Francesca Sundsten, whose paintings have played a significant part of representing King Crimson to the world - beginning with the iconic Cyclops image - has died from complications due to lymphoma. Her work presents a singular tone, quality, and vision, extending the visible world of Crimson’s aural one. It has appeared on KC tour booklets and tour posters - including the 2019 50th Anniversary poster. The image for the Rieflin/Fripp/Gunn CD 'The Repercussions of Angelic Behavior' is also hers - under the nom de brosse C.W. House.
She leaves behind a bereft husband, and two cats who seem to have gotten over it a little too soon. Her death as a painter is the loss of a unique vision and a loss for anyone who finds value in her work. To those who know her, it is a tragedy beyond measure.
From her Memorial:
“There is one key thing to understanding Francesca: simply, she wanted to make the world beautiful. This wasn’t ideologically or philosophically driven - although she could describe it in philosophical terms; it was more a way of being. It was derived in part from decision, but it was largely instinctual. It was an innate expression who she was, utterly natural. This can be seen in her painting, of course, but pretty much in everything else she touched - especially in the houses & gardens of where she lived. If there is only one thing to know about her, this is it: she wanted to make the world beautiful."
She was bemused by those unsettled by the Cyclops image. And as for the Riddle of the Cyclops - What is the meaning of the cigarette? - the answer couldn’t be more obvious: “Because he smokes.” No one seemed to wonder why he was a cyclops.
Her work is represented by Hall Spassov Gallery
From Toyah Willcox:
STANDING AT THE ENTRANCE TO FRANCESCA'S STUDIO
I live with Francesca’s work and therefore I live with Francesca. Thank goodness!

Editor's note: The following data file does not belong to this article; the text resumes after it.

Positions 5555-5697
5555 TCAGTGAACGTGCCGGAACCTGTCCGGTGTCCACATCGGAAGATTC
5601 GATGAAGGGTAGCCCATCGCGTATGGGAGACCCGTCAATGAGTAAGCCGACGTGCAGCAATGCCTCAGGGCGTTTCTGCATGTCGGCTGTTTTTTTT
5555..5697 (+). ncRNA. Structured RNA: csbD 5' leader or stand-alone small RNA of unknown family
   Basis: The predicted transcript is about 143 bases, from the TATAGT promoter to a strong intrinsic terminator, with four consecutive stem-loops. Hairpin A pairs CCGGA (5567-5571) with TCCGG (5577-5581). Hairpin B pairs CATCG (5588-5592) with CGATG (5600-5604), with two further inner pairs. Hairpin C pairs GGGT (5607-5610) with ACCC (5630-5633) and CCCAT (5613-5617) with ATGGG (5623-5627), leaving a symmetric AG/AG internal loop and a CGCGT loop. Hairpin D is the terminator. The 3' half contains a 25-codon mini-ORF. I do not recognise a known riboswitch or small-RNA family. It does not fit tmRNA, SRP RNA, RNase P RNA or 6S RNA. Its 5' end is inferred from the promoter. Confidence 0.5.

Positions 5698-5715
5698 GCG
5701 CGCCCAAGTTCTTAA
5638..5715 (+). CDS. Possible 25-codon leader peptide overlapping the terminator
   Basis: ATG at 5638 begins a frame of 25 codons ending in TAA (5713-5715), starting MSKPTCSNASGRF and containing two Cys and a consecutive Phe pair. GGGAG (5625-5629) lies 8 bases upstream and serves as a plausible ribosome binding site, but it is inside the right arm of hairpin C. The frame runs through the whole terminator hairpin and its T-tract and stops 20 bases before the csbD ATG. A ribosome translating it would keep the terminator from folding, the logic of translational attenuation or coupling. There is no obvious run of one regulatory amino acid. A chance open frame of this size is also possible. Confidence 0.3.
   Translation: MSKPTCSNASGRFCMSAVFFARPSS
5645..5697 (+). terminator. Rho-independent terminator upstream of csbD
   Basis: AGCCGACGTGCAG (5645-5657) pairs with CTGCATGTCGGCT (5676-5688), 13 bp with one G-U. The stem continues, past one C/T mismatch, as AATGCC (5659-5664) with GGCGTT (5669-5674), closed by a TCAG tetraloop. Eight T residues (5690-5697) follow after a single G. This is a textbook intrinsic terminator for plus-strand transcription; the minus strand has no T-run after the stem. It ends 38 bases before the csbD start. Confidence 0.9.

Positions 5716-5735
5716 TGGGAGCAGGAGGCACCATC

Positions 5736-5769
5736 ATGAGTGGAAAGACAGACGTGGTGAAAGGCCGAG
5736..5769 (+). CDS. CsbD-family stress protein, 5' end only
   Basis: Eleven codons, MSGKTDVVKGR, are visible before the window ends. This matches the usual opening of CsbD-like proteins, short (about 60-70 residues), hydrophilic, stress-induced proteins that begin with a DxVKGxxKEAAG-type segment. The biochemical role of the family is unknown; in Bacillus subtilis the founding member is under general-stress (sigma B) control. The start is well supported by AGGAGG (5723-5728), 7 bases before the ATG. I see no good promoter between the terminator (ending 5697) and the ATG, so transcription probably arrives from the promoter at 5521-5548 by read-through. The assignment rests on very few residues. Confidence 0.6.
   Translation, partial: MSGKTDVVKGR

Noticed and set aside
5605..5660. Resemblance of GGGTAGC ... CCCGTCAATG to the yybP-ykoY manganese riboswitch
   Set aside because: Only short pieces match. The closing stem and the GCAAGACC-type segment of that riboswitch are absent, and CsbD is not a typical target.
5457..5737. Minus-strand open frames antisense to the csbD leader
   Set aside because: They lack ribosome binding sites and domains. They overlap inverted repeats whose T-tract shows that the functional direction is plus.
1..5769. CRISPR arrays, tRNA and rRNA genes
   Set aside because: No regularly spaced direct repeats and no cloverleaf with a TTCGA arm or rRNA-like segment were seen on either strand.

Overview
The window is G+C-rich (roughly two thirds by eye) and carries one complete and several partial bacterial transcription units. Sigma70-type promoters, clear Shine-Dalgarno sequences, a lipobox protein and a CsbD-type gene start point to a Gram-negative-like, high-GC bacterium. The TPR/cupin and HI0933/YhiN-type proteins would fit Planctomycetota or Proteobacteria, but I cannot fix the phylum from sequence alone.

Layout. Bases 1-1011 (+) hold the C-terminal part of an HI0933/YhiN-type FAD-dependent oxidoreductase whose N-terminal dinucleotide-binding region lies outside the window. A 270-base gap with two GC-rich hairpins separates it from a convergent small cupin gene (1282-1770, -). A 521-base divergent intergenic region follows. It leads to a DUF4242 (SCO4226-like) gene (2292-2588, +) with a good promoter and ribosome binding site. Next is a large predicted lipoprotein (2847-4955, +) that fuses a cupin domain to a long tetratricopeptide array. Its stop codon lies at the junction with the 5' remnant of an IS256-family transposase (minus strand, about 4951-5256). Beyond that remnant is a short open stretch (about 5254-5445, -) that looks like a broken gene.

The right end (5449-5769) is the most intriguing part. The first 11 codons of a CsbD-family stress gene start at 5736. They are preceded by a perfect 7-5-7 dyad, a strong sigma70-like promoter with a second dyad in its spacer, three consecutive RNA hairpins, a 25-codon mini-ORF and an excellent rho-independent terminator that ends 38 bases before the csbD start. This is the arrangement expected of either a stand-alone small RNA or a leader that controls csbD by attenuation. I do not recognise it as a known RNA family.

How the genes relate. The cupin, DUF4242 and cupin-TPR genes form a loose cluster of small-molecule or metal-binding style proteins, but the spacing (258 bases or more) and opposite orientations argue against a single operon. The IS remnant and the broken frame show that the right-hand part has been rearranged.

Rather a grand statement, but many years ago I stood at the entrance to her studio in Seattle, which was opposite the bedroom that was so kindly loaned to me whilst I was recording The Humans Sugar Rush. I watched with awe as, daily, she build her pictures.
The mystery of her work unfolded silently, holding me transfixed at the studio entrance every morning before I moved on to the recording studio.
The particular painting taking form on this occasion was MAN OF WAR, which now resides in my London home. It was a strange experience making an album while coveting this painting. As my lyrics came into the world, so did her canvas.
Francesca taught me about patience, confidence, depth of thought and fearlessness when wiping the canvas clean of an idea that wasn’t working for her and bravely going in a completely new direction without fear. Her observation and execution of the human form was unmatched. Her ability to twist the natural into the supernatural with a command of colour that surpassed so many artists was an inspiration.
Yet Francesca was never competitive, only passionate and concerned that the future of such techniques will continue to be passed onto younger generations and that computers should never replace sheer brain power and human ability.
I thank God I knew her . What an awesome talent.
From Robert Fripp:
Francesca Sundsten had a unique way of seeing things: with strange, mysterious and sometimes disturbing developing-variations on her theme. I have no idea where any of this came from. I think it unlikely that Francesca had any sense of her power and status as an artist, nor quite how her work moved and affected people.
We have Francescas all over our home, where they have been part of our lives well before Francesca’s seeings came to present / represent aspects of King Crimson. This is a consolation, the ongoing presence of a yet-to-be fully appreciated talent and a much-missed friend.
Wednesday 7th. August, 2019